all actions have consequences and in this case those consequences are death,lost limbs and broken families.The government will never bother to reimburse for the lost lives of their loved ones.

    poor blokes should have done some homework before joining the american expendable brigade.

    as for “troops play videogames”…..duh…seeing as most are the average age of those that play games anyhow.

  25. 0
    Kyouryuu says:

    My point being, show a little respect for our people in uniform, huh? Human life is an extraordinarily precious thing. For it to be snuffed out so early – no matter if one thinks the war is justified or criminal – is a tragedy. They are giving up their lives and making the ultimate sacrifice so you can sit here on a blog and prattle on about how you “don’t really care” about them.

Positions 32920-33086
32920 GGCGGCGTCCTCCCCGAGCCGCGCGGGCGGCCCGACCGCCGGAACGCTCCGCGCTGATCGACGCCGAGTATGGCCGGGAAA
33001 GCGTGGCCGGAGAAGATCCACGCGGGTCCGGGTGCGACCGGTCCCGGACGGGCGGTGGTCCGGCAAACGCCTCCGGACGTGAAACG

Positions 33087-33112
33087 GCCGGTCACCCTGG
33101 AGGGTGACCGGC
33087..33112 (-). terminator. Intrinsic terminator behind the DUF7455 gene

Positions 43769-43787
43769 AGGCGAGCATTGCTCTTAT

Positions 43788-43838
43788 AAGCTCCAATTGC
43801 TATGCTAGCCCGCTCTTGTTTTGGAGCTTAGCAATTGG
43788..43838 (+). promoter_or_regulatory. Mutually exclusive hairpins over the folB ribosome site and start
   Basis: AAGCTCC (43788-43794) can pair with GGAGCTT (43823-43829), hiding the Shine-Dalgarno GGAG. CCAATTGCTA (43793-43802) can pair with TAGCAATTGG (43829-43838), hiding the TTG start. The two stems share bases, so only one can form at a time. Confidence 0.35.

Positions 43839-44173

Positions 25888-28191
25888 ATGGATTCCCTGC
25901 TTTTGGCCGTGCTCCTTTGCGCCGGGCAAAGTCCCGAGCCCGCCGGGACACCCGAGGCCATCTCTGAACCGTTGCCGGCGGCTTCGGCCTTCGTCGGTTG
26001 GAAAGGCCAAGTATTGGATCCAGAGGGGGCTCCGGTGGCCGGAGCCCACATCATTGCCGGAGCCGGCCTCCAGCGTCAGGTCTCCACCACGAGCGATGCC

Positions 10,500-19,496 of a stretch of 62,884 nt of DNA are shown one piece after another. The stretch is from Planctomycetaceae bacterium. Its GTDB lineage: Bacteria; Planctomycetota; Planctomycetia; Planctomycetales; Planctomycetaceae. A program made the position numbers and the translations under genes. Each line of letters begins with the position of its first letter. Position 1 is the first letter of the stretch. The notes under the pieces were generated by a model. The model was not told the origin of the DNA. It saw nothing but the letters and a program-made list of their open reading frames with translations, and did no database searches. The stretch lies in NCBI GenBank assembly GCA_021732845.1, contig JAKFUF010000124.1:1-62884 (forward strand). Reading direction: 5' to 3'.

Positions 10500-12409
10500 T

I don’t believe that’s a fair trade myself, but to each his own.

  26. 0
    Kyouryuu says:

    People like you remind me everyday that we’ve sent the wrong people into Iraq. Why send our best and the brightest when we have ungrateful people like you?

  27. 0
    Link89 ( User Karma: 0 ) says:

    Gosh, my friends made fun of me when I said I though Kairi would be a good name for a daughter.
    Rock on man. I hear that in Heaven, the power never goes out and the sequels for your favorite games never end.

  28. 0
    A Proud Cousin says: